Death and Dying
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Living in a diverse world is a very enjoyable thing. However, it is important to be able to enjoy the diversity of the world and the people around you. Once one has obtained this skill, and has stopped judging everything that stands out of the traditional or, rather to say, out of the picture, to which one is used, life in its diversity and people in their diversity become truly interesting to such a person. It is important to mention that it is not just fun, that is brought to us by the diversity of the world. We also have to understand, that living in international and multicultural environment stands for a number of responsibilities. It demands our being to be more tolerant and open-minded, whether we are ready for it or not. Moreover, it often happens that we are not 100% open for the diversity; our minds are not open enough to comprehend the entire spectrum of cultures within the environment we live in. However, it is important to learn this from the very childhood. As a matter of fact, it is especially important for such truly multicultural countries as the United States.
In the USA, its citizens every day run into and have to interact in one way or another with the representatives of different nationalities, and there might be some misunderstandings or differences in traditions and cultural background; however, we need to have respect everybody and act respectively, so that not to upset or insult anybody.
This all may appear to be very far from medical issues, but in real fact it is not at all. Medical workers, out of other professionals, have got to deal with people more frequently and those people belong to very different groups, considering their class, nationality, race and so on. Moreover, traditions, which have got to deal with the health care, are very strong in many cultures. There are even stronger traditions, which have to deal with death and dying. This is the reason why for any medical worker it is so important to be prepared to different situations, which may be in one way or another related and depend on the matters of cultural diversity. Again, it is, especially, important for a US medical worker, since, as we have stated above, the USA is, probably, one of the most diverse countries in the cultural sense.
For many cultures, the act of dying is of essential importance for both the patient, who is about to die and his/her relatives. Therefore, medical workers, who work with patients in the intensive care units, run into different requests from the dying patients and from their relatives. On one hand, it may appear, that the medical worker should not take part in various rituals, it is not his cup of tea, he has other things to do, and, probably, his attention and his presence is very much needed by other patients. On the other hand, understanding and being ready for various manifestations of different cultures is a part of medical ethics and cannot be neglected under any circumstances.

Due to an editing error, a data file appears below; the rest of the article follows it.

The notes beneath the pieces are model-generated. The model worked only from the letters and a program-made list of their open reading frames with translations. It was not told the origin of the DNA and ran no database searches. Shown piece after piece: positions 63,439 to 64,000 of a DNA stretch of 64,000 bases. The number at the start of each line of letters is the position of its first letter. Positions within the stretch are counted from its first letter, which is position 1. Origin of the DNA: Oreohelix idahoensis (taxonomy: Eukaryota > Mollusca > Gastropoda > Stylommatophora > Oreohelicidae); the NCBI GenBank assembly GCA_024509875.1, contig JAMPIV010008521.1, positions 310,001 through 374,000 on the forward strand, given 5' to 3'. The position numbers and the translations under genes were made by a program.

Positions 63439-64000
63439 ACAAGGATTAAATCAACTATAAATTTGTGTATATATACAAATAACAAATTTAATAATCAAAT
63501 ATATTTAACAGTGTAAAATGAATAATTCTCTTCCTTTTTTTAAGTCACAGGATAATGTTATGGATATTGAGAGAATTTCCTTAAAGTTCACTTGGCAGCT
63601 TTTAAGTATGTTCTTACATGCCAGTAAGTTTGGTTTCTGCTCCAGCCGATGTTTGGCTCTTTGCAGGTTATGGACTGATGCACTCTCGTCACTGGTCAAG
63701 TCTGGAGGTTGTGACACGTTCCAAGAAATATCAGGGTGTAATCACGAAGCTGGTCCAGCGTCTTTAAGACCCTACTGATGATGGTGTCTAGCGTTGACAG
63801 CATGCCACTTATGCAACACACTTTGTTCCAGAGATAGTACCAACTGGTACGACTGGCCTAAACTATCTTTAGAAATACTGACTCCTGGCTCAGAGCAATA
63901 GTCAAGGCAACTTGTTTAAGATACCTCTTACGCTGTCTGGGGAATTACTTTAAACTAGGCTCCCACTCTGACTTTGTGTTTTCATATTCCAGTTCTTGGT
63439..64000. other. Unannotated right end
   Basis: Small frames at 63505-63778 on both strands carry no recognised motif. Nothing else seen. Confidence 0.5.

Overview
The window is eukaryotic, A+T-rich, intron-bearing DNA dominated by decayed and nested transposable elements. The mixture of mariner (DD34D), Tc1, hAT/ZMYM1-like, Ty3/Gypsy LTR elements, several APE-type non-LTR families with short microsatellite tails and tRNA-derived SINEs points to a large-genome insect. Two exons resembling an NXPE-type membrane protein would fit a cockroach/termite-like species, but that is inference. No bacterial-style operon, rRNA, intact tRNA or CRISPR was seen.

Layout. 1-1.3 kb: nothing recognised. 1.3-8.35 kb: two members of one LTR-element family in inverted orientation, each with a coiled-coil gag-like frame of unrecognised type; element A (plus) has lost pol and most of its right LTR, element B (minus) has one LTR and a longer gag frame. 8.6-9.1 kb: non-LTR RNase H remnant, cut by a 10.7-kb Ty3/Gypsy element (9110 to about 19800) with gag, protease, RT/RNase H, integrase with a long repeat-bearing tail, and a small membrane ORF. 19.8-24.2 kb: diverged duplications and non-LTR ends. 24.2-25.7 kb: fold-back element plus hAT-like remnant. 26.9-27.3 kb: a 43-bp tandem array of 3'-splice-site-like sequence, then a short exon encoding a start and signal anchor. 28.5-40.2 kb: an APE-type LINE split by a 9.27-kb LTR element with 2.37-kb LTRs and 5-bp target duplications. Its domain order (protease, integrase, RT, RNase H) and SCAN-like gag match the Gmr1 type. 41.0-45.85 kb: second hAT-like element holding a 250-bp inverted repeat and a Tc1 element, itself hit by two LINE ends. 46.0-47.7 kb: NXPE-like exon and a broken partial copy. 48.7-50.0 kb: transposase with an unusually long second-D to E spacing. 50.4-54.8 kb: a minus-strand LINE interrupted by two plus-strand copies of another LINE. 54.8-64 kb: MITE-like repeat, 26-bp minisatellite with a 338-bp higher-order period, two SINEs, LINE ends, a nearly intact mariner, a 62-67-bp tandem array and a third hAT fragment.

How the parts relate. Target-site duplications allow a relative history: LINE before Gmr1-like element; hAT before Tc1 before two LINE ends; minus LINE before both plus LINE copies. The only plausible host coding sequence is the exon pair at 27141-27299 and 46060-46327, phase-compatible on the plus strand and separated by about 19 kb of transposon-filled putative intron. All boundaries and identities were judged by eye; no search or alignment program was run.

Though in many countries, the majority of matters, related to death, are dealt with in a similar way, there are many things, which may become unexpected and even shocking for the doctor. For example, a death of a child may seem to us at first that for any culture, there is nothing more awful that can happen, than a child’s death. However, it is not quite so considering the fact that in certain cultures, where children death rate has historically been very high, the attitude may be very different. When speaking about traditions, we should remember, that in the majority of the world’s cultures black is definitely the color of death, and when a person dies the members of his/her family will wear black clothes. However, this is different for Chinese culture. It is as different as white and black, since it is white color, that is the symbol of death in Chinese culture and it is white clothes, which the members of the family will wear after the person's death.